Veramonte Cabernet Sauvignon Reserva 2019
What: At this time of year when the weather turns cooler I like to drink rich, full-bodied wines. They can be powerful white wines, or intense reds such as the Veramonte Cabernet Sauvignon.
There’s nothing better on a cool evening than a powerhouse red wine paired with a hearty meal. (Unless it’s a glass or port after dinner, but that story is for another day.)
It’s even better when you get a great wine at a bargain price, such as this outstanding $12 Cab. For many years we have been enjoying great prices on South American wines, especially those from Chile. So if you are just getting started on your wine journey, Chilean wines are a great place to start.
This is a typical Chilean cab, full of lush, ripe fruit, a deep, dark ruby red in the glass. It sends out powerful aromas of blackberry and cherry with some oak notes. On the palate I loved the powerful cassis flavors mixed with some vanilla and spices. The fruit and tannins are balanced by smooth acidity to produce an elegant Cab with a long, lush finish.
The 100 percent Cabernet Sauvignon grapes are grown organically on the gently rolling hills of the remote Colchagua Valley. After destemming, the grapes are cold macerated for five days in open top stainless steel tanks and fermented with native yeasts.
After primary fermentation, the wine is macerated with its skin for another 10 days to bring out greater intensity of the flavors and give it smoothness. Then the wine is racked to neutral oak barrels and aged for eight months.
This is a great food wine, and is great for a weeknight dinner when you are not fixing a complicated meal. And it’s great for sipping after dinner.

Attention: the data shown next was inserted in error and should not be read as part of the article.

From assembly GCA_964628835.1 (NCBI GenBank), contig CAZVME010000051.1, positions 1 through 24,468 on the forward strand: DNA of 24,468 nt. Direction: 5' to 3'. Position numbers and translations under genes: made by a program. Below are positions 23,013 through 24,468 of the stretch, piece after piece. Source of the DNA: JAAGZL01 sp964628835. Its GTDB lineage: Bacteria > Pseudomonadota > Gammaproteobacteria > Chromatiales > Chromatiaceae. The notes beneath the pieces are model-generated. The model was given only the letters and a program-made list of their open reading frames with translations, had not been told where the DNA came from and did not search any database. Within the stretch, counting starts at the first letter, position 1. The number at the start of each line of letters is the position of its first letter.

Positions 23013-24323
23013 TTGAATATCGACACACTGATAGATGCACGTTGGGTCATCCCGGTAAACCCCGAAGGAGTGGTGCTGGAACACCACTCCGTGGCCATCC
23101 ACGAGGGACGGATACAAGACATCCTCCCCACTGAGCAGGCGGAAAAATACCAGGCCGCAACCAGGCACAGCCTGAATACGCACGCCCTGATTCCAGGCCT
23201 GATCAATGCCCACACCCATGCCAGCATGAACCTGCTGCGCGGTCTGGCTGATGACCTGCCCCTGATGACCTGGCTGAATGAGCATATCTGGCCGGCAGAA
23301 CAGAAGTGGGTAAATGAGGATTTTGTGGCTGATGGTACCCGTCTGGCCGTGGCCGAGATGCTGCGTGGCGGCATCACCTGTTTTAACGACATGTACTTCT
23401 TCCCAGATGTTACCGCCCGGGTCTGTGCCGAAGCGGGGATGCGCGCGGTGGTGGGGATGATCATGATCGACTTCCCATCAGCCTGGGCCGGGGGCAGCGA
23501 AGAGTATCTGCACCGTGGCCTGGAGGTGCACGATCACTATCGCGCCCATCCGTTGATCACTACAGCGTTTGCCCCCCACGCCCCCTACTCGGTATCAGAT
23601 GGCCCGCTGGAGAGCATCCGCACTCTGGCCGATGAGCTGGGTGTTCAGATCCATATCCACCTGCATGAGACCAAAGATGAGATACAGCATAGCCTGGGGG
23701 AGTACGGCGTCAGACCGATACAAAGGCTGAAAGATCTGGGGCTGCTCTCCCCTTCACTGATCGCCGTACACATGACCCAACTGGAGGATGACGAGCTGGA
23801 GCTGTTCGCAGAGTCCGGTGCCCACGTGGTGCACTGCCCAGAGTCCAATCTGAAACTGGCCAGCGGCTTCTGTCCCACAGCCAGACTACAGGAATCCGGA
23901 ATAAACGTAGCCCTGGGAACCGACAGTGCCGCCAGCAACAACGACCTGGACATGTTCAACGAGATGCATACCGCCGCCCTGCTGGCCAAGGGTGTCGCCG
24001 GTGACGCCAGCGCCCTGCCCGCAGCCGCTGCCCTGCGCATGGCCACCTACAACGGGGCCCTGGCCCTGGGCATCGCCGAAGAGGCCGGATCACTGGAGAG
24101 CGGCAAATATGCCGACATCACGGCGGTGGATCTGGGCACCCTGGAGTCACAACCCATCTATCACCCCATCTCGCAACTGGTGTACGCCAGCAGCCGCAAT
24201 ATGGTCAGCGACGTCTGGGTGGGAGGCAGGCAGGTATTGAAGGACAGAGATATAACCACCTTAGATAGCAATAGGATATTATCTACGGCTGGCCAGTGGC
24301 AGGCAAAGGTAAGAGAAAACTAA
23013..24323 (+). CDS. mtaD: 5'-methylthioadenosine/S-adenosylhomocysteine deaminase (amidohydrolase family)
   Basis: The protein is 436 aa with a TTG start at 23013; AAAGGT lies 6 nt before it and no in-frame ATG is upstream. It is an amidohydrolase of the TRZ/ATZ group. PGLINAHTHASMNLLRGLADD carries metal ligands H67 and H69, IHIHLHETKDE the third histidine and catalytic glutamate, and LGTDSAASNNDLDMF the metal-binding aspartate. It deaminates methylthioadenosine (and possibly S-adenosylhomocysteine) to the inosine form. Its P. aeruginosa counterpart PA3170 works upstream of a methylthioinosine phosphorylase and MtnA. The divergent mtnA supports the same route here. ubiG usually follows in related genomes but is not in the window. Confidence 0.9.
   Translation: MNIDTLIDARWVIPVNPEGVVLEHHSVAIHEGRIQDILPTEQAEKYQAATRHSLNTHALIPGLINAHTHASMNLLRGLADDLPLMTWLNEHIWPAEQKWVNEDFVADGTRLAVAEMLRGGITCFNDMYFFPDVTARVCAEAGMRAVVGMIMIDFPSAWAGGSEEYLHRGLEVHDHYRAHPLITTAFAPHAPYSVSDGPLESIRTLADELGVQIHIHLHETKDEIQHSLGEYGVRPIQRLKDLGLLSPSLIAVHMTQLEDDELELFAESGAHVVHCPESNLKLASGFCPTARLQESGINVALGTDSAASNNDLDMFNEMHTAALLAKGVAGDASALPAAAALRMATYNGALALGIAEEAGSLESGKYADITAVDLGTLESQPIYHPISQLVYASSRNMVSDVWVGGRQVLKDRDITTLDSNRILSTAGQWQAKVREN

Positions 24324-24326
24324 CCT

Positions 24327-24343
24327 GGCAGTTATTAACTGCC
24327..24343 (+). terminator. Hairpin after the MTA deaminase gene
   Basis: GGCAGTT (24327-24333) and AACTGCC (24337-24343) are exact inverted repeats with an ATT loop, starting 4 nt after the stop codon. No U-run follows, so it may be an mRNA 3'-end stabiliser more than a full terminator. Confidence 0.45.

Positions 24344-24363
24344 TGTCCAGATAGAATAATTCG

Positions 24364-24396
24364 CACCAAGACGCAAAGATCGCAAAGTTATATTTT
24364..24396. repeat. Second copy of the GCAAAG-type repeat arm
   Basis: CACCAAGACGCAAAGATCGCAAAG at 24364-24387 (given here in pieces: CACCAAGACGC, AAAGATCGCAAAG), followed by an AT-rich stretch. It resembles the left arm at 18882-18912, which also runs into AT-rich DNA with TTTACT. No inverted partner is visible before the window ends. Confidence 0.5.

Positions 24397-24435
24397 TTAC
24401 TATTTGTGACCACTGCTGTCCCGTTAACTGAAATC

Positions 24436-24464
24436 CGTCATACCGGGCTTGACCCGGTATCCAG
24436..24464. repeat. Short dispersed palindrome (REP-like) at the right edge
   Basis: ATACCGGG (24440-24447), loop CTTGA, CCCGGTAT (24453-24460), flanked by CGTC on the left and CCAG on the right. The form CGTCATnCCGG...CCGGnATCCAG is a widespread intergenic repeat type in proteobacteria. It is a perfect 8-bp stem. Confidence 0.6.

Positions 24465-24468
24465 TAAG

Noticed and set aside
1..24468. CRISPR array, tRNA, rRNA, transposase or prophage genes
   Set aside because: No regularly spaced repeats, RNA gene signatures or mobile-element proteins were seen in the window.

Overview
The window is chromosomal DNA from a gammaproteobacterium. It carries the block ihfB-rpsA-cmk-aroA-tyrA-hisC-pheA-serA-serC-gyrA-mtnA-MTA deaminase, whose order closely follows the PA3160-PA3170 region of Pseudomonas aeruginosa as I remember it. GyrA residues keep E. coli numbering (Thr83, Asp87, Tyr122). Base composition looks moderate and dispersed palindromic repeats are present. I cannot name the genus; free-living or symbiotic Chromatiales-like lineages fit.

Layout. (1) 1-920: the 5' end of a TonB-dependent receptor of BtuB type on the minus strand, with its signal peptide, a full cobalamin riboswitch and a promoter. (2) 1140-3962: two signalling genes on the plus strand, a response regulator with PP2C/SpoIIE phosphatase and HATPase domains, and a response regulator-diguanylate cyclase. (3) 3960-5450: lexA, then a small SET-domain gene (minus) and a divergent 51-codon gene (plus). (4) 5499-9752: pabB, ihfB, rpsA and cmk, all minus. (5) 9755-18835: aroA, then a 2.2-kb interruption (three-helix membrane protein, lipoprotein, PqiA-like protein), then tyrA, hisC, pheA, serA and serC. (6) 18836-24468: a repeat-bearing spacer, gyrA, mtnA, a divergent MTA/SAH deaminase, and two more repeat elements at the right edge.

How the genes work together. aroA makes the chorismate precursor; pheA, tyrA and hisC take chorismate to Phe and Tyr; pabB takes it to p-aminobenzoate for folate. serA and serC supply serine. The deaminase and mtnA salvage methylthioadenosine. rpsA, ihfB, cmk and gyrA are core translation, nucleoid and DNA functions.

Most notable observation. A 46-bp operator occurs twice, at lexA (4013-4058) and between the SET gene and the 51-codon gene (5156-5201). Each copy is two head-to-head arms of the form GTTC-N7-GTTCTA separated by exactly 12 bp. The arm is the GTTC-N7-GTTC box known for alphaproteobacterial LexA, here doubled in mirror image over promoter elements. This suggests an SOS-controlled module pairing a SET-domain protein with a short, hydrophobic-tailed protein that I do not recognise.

I like to serve most red wines slightly chilled, or at cellar temperature, around 60 degrees.
Winery: In the late 1980s Chilean wine pioneer Agustin Huneeus found a large tract of land in Chile’s remote Casablanca Valley that he thought would be perfect for a winery, so he bought it. The first Veramonte wine was sold in 1996.
A state-of-the-art winery was built in 1998 and offers popular tours. The wines have won many awards for Chardonnay, Merlot, Cabernet Sauvignon, Carmenere, Sauvignon Blanc, Syrah Rosé, Pinot Noir and Primus, a rich, spicy blend of Carmenere, Cabernet Sauvignon and Merlot. The wines have a well-deserved reputation for outstanding wines at good prices.
Veramonte is one of the largest contiguous vineyards in Chile with more than 1,100 acres of grapevines. All the estates are farmed organically. The vineyard is surrounded by 10,000 acres of natural, unplanted greenbelt that is habitat to native plants and animals, and a natural lagoon that is home to more than two dozen species of migrating birds.
The winery includes the latest technology in bottling lines, gravity-fed fermentors and ultra-modern stainless steel tanks. It is also designed for small-lot winemaking, allowing separate fermentation and aging of individual vineyard blocks and experimental vineyard plots.
Viñedos Veramonte produces wine under labels of Veramonte, Primus, Ritual and Neyen. The wines are imported by González Byass USA, the American branch of the Spanish company founded in 1835 that owns wineries in Spain’s most important wine-producing regions. The US subsidiary imports wine and spirits from around the world, including Spain, Chile, Italy and Austria.
Goes with: This intense wine paired perfectly with pepper stew, a dish I have been eating since childhood. It’s one of my mother’s recipes that I have enjoyed every time I make it. It’s like stuffed bell peppers with a tomato sauce.
The stew is full of rich flavors with plenty of meat, so it needs a powerful wine to accompany it. The Veramonte fits the bill perfectly.
It’s deep fruit flavors with spicy notes and long finish really work well with the stew. The wine also would pair well with red meat on the grill, lamb chops, lamb shanks or beef empanadas. If you will be having ham or roast beef for Thanksgiving dinner, this would be a great wine to have on the table.
Here’s the stew recipe:
- 4-5 bell peppers
- 1-2 pounds ground beef
- 1 large sweet onion
- 1 egg
- 3 14 oz cans tomatoes, crushed or diced
- 2 boxes beef broth
- 1 can tomato sauce
- 1-2 cans water
- salt & pepper to taste
- Slice tops off the peppers, seed and wash. Remove stems from tops and discard stems. Combine beef, onion, egg and rice. Stuff peppers with mixture and replace tops, securing with toothpicks. (Any leftover beef mixture can be made into meatballs.)Place peppers in a large Dutch oven. Add tomatoes, broth, water, salt and pepper. Simmer for about an hour. Discard any grease that rises to the top. Cut peppers into portions and serve with stew poured over them.